It isn’t just about grilling some scrumptious food, though. The kids have to field the judges’ questions about what temperature to cook the meat to, why they wear gloves (side note: Mom was quizzing Gid on why he should wear gloves, and was trying to get him to remember the word salmonella by thinking of fish. He had the worst time picking the right fish. If you hear him say the flounder disease, you know what he’s talking about), grill safety, and even nutritional facts about their meat. When they age up to senior level, they have to give an additional presentation discussing the industry and more for a chance to go to nationals. Impressed yet?

The boys had already grilled at the county level, and were now competing at the district level. Gideon is still a Cloverbud, so he was non-competitive. Isaac was a junior and ended up winning gold, so he will be headed  to state next month. They were both cooking turkey tenderloin. Now, I used to be a only turkey at Thanksgiving kind of girl, but when we started grilling turkey tenderloins for these presentations, I reevaluated life. It is so very good, especially if you follow their recipes (see below). I know I may be partial, but I think my brothers are just too cute and ever so talented.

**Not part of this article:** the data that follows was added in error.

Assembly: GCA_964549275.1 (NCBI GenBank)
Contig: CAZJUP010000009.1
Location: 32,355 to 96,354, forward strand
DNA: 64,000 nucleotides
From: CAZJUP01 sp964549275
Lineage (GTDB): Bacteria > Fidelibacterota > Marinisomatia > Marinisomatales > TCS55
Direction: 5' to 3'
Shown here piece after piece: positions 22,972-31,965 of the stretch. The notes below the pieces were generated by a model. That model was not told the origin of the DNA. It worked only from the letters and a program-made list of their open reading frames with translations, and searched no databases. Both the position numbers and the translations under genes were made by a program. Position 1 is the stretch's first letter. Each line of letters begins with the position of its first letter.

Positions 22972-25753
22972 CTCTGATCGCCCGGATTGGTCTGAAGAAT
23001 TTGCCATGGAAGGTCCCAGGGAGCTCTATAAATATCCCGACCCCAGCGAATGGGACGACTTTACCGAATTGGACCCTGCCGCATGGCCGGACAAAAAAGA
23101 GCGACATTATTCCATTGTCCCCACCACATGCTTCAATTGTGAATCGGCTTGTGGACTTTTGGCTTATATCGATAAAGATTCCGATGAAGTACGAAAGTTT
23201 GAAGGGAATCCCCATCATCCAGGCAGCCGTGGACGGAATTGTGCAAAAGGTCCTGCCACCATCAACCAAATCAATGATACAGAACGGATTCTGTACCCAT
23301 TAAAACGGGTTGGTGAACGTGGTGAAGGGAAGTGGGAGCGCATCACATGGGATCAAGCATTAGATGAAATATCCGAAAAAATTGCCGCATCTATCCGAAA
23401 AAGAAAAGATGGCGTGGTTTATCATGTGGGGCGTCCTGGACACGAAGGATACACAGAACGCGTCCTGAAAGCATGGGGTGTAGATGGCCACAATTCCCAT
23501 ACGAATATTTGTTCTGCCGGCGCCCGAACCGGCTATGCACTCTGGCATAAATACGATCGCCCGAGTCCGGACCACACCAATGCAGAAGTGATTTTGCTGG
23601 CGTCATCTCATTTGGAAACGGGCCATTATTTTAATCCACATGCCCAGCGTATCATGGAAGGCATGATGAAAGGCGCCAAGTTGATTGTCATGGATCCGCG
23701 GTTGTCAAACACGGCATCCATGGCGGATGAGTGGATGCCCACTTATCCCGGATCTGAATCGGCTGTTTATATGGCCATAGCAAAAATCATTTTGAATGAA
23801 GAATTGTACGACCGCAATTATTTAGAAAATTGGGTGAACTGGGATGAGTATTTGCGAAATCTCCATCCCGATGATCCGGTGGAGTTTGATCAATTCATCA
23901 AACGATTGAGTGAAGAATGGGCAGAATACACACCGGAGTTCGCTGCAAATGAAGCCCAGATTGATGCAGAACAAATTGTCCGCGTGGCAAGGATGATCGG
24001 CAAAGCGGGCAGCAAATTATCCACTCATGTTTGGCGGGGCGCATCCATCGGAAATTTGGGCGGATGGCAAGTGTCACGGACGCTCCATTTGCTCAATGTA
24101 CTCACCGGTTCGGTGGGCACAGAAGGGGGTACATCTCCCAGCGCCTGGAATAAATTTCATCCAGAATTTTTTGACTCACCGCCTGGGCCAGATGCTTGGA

turk gid

turk i

Waiting for the coals
Waiting for the coals

turk raw

turk temp

turk cut

turk gid cut

turkey judge

turk judges

Clearly, it was superb
Clearly, it was superb

turk boys

turk family

Isaac and Gideon have very opposite personalities. Isaac is more quiet and Gideon is sassy, so it is only fitting that their recipes parallel with their personalities. They have been kind enough to share their special recipes with you guys so you too may enjoy turkey this summer. Here is Gideon’s. It is has more of a kick.

turkey on targetIssac’s is more subdued and sweet.

tasty turkey

Not only is it delicious, but turkey is also nutritious.

turk nut

And don’t forget, turkey needs to be cooked to 165 degrees Fahrenheit and to wash your hands after handling raw meat lest you get “flounder diseases.”

I hope you enjoy the recipes and be sure to look out for Food Network’s new faces–The Brothers–coming soon. 😉

the bros